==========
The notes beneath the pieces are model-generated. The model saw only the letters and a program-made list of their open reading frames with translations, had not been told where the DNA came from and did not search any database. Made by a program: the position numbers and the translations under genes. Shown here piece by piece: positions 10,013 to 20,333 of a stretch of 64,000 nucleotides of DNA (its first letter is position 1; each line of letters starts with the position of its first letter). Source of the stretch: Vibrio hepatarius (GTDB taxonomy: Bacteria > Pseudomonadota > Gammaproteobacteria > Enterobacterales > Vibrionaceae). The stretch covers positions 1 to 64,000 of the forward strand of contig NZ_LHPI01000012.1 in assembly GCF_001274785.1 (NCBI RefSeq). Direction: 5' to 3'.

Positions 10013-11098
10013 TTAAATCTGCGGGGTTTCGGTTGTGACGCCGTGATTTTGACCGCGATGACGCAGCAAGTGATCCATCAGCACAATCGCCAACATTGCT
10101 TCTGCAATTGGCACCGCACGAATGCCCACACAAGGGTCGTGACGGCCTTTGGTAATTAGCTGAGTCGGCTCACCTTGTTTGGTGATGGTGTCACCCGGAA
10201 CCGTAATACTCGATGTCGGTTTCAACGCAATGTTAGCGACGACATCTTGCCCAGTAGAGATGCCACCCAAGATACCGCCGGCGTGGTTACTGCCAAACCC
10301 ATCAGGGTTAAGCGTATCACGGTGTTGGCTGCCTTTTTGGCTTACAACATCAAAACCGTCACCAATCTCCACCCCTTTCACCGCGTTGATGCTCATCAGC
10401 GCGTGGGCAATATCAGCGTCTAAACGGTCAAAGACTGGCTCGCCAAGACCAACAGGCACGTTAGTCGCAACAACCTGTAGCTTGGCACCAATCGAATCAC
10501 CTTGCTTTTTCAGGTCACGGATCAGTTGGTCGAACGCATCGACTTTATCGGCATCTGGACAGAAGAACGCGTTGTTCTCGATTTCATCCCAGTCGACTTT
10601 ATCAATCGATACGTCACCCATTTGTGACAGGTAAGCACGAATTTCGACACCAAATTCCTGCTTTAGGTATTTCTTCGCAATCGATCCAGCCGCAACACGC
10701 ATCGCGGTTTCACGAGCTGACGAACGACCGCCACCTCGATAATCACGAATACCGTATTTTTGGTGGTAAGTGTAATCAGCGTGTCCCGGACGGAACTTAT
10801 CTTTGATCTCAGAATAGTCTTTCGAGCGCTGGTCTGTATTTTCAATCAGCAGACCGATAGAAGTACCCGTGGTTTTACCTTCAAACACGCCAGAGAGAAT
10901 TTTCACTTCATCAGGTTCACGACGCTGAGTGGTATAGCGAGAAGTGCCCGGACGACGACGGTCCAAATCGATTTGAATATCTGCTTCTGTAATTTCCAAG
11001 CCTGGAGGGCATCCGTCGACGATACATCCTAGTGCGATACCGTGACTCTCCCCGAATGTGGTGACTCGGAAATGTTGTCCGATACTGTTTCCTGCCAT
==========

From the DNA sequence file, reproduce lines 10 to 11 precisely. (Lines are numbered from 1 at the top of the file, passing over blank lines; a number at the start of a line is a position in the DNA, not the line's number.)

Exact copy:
10701 ATCGCGGTTTCACGAGCTGACGAACGACCGCCACCTCGATAATCACGAATACCGTATTTTTGGTGGTAAGTGTAATCAGCGTGTCCCGGACGGAACTTAT
10801 CTTTGATCTCAGAATAGTCTTTCGAGCGCTGGTCTGTATTTTCAATCAGCAGACCGATAGAAGTACCCGTGGTTTTACCTTCAAACACGCCAGAGAGAAT